There are several solutions to this problem:
  1. Change the Boost.Geometry polygon concept to work with iterators, so let it return iterators. This would be quite a lot of rework, and sounds like going ten years back. So discarded.
  2. Change Boost.Polygon's polygon concept. But that is of course not wished and not possible. Boost.Polygon is now an incorporated library. Besides that, Boost.Polygon is an example here, many polygon libraries will have polygon types having no ranges internally. For example, shapelib's geometry is just a set of pointers... Boost.Geometry should handle any geometry. So discarded
  3. Let Boost.Geometry's polygon concept return ranges always as values. This is possible, but the return value for its own polygon should then not be the ring but a proxy containing the reference of the ring.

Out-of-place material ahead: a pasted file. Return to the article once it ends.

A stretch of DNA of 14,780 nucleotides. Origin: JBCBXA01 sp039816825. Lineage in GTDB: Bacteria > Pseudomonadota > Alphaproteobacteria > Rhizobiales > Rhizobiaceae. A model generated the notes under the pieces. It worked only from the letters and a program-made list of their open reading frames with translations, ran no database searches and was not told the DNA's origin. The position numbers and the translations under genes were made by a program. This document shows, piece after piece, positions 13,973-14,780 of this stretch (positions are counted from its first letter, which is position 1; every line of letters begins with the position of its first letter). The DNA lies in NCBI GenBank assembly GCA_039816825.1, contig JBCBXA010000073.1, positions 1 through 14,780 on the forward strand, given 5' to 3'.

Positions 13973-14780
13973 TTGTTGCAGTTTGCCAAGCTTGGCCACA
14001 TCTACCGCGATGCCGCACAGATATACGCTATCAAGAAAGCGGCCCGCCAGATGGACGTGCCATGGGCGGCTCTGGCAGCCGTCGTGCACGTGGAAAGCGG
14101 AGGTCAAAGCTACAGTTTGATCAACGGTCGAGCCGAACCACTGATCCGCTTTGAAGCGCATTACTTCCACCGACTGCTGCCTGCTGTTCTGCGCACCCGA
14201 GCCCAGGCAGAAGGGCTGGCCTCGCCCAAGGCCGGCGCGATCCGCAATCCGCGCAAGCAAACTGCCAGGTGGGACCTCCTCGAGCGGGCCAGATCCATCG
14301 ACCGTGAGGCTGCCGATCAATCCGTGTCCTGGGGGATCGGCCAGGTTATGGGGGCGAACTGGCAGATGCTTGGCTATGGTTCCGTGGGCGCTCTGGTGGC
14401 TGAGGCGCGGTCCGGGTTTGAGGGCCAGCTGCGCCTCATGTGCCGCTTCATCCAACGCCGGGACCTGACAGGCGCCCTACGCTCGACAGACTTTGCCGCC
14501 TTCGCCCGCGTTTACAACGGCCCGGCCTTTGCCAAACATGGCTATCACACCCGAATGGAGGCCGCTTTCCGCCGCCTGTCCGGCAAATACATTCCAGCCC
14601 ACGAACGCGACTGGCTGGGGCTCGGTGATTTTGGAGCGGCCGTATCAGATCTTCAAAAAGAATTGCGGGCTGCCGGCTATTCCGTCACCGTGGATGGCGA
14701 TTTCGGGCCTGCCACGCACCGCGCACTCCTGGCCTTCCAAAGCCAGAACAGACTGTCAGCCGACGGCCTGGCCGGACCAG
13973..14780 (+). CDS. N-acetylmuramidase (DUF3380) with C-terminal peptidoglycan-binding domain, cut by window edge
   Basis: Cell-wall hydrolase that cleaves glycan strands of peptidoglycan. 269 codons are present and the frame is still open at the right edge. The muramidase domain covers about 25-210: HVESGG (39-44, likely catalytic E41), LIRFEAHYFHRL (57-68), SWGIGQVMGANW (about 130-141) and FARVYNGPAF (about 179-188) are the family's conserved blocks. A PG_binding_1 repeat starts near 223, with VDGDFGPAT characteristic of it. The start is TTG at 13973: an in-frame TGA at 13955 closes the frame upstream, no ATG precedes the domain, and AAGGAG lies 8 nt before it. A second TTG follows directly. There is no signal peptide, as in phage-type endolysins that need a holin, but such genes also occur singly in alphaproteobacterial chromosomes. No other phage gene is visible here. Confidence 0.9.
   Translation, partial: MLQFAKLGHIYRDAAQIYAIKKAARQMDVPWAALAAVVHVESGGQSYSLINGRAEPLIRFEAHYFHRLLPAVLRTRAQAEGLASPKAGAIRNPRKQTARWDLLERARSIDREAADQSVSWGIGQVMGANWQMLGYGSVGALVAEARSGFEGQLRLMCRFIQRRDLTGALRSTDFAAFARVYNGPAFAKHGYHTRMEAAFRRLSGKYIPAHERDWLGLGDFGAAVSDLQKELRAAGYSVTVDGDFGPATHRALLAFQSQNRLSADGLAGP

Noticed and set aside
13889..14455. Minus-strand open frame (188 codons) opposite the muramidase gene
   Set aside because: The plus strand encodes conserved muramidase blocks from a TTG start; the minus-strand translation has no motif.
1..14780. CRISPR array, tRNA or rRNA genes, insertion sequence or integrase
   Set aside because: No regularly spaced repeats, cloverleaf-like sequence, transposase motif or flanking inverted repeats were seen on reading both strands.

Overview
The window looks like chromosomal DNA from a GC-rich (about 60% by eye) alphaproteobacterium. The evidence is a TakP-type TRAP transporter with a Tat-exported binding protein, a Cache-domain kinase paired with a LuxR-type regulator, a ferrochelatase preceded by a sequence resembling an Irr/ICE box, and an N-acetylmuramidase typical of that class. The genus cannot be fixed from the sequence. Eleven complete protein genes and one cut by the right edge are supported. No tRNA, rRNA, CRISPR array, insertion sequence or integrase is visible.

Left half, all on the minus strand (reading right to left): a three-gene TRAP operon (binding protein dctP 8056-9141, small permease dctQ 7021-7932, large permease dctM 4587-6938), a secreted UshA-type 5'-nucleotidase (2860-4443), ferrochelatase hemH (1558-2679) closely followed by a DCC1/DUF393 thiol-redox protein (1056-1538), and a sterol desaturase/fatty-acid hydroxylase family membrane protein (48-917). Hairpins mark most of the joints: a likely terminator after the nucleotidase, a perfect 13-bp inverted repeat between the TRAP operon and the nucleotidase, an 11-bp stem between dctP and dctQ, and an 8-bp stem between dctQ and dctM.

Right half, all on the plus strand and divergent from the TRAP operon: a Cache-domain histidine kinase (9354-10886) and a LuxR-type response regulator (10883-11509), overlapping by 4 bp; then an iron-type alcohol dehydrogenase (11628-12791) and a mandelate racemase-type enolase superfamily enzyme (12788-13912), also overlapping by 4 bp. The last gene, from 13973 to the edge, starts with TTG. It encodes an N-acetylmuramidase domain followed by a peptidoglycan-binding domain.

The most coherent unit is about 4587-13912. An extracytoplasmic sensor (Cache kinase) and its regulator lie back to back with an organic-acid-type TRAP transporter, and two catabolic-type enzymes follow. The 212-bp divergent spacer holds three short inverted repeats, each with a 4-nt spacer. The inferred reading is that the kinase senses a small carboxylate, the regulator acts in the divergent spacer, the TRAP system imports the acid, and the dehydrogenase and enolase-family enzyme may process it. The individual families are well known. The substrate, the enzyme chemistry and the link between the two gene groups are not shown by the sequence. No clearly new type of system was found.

4. Let Boost.Geometry's polygon concept return ranges sometimes as value, sometimes as references
I've chatted with my companion Bruno Lalande about this. He had the opinion that we definitely not should go back to iterators. He suggested the fourth solution. Let me quote Bruno: in Boost.Geometry, generic functions like exterior_ring() or interior_ring() that only forward the job to the actual adapted function, shouldn't make any assumption on their return type. Currently they seem to be generic in this regard since they get the return type by calling a metafunction, but they're not fully generic because they arbitrarily add a "&" to it. Boost.Range returns ranges by reference and by value.

Andrei Alexandrescu returns ranges in his article, on various places. We might change our own polygon type, returning proxies to ranges, and returning them by value. This would be solution 3. However, as long as this is not necessary, we prefer solution 4, to avoid an unecessary proxy in between, and to enable range-based polygon-types to return references to ranges.

Exterior rings should sometimes be returned as values, and sometimes as references.